August 16th, 2002


Good Tech Support

I had a very pleasant experience with Gateway Tech Support today.

I had gone home somewhat early yesterday to call tech support before taking the computer in for service. But when I checked to make sure that the computer was still showing problems, it booted up successfully on the second attempt and kept working for several hours.

It locked up at the end of the evening, though, and wasn't doing well this morning, so I called tech support.

I carefully described the symptoms we had been having, and how when it froze up there was no error message, and control-alt-delete didn't work. The support guy listened to my problems with the occasional clarifying question, instead of frog-marching me through a scripted dialog.

After my description, he asked me a few questions, but they weren't stupid "Have you tried turning the computer on?" questions.

And then he said, "Sounds like you have an overheating problem. We'll send you out a new motherboard."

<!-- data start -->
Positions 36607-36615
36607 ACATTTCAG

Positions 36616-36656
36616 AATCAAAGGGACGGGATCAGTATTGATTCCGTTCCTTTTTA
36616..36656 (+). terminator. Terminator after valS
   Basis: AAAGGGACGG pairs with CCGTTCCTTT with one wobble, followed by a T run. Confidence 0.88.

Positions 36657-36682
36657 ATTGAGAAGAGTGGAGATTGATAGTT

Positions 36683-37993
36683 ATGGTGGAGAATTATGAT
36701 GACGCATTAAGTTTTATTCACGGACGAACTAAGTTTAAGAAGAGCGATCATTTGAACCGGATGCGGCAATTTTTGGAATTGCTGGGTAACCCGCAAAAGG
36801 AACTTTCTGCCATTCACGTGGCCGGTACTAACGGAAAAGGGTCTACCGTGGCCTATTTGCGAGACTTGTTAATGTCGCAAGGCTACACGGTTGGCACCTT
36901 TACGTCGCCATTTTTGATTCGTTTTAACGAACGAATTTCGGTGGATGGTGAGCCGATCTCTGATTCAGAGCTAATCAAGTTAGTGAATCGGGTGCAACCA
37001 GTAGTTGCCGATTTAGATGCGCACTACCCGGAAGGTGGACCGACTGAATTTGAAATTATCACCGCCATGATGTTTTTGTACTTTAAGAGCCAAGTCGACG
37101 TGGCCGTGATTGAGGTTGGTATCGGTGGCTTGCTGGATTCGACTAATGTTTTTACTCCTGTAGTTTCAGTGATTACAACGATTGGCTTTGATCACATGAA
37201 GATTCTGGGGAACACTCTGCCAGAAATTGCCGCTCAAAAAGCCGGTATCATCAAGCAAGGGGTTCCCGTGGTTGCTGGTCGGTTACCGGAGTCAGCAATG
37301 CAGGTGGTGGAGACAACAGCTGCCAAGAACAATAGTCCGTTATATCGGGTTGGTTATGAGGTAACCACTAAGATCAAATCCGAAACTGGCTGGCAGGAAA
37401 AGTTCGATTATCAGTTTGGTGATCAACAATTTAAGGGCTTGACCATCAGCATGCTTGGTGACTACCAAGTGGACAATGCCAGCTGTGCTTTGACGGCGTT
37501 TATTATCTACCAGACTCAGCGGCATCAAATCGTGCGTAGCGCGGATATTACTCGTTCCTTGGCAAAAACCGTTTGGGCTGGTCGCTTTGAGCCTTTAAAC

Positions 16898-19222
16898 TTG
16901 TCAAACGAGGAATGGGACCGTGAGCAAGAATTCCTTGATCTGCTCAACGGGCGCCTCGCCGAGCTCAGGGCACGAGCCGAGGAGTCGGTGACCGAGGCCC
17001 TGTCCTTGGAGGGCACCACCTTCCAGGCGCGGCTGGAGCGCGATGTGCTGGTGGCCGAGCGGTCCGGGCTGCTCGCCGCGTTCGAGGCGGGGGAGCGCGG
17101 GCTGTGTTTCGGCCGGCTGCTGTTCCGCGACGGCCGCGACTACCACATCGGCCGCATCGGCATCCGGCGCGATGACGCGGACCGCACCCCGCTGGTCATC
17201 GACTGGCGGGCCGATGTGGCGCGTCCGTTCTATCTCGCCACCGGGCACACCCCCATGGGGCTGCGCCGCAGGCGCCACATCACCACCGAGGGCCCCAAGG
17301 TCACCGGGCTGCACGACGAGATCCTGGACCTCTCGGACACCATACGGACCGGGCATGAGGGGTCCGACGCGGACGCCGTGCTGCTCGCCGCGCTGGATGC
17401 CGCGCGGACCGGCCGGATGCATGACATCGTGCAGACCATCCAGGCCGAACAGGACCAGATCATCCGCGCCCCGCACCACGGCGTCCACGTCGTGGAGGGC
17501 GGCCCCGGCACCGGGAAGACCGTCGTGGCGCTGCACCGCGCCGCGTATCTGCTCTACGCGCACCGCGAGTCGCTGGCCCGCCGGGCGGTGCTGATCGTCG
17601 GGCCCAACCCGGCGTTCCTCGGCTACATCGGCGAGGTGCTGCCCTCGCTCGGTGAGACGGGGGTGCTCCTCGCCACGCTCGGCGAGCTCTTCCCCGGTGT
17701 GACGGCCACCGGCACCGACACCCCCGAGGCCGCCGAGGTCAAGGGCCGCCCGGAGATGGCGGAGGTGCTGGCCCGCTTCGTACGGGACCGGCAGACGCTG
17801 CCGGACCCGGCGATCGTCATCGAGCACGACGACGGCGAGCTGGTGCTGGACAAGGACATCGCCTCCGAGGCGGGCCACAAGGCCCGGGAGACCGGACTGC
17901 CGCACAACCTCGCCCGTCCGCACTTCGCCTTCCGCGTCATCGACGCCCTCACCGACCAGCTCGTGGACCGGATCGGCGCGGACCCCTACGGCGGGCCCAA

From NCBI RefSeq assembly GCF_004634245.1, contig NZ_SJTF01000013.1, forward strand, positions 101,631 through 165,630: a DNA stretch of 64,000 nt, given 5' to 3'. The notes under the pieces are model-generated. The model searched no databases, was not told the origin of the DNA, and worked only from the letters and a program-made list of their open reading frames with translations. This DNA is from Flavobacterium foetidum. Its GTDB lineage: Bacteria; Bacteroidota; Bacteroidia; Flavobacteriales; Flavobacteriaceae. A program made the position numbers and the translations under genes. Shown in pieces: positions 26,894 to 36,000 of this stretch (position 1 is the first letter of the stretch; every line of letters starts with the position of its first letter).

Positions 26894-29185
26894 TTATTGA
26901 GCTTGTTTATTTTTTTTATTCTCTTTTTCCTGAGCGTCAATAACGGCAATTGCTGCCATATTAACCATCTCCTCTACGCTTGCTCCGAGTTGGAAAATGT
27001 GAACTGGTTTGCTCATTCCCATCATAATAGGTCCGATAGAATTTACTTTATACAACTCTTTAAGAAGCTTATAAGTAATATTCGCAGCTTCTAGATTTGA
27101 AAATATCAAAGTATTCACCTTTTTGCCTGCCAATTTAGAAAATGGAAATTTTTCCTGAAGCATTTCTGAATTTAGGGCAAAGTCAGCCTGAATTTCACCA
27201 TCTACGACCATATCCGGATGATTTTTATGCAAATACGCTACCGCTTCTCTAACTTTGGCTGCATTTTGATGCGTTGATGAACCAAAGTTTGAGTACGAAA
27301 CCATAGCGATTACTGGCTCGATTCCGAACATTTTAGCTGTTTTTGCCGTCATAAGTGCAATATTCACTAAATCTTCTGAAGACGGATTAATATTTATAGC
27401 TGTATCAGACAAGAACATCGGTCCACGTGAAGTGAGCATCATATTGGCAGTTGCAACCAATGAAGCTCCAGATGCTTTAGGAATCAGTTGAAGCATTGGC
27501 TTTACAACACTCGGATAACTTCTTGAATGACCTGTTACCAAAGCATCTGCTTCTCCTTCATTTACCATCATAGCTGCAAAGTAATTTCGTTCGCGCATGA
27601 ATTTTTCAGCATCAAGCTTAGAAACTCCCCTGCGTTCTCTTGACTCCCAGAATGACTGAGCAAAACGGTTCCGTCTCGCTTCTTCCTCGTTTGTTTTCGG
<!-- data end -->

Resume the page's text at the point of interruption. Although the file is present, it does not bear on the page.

I am pleased.

D&D Smackdown

Yesterday, Kevin, Mike, and I had a "D&D Smackdown" session. The goal was to find encounters that would be balanced against the PCs' new abilities, so we had a session without consequences or roleplaying, just senseless violence.

For a first encounter, they fought a gorgon. This ended up being an exciting encounter, in which Kyle came close to death and three of the five PCs got petrified before the gorgon died. But petrification is pretty nasty, and I'm not sure I would run such an encounter.

For the second encounter, we decided to err on the low side and see how many bugbears the PCs could take on. They killed 20 bugbears or so handily with Larissa's use of Fireball. It was slower going for the next 23 bugbears. They were starting to feel the pinch, but still going pretty strong--they could probably have killed another 20 bugbears before going down. We didn't test the proposition, though; we quit after 43 bugbears.

We took too long on that encounter, and people weren't interested in trying a third encounter. So still don't feel I have a good example on ways of making encounters both survivable, manageable, and exciting.

One thing we've discovered: Kyle has by far the least hit points of any PC in the party. This is particularly problematic because he's the PC who is second most likely to get into melee, and he is perhaps most likely to get himself surrounded by monsters.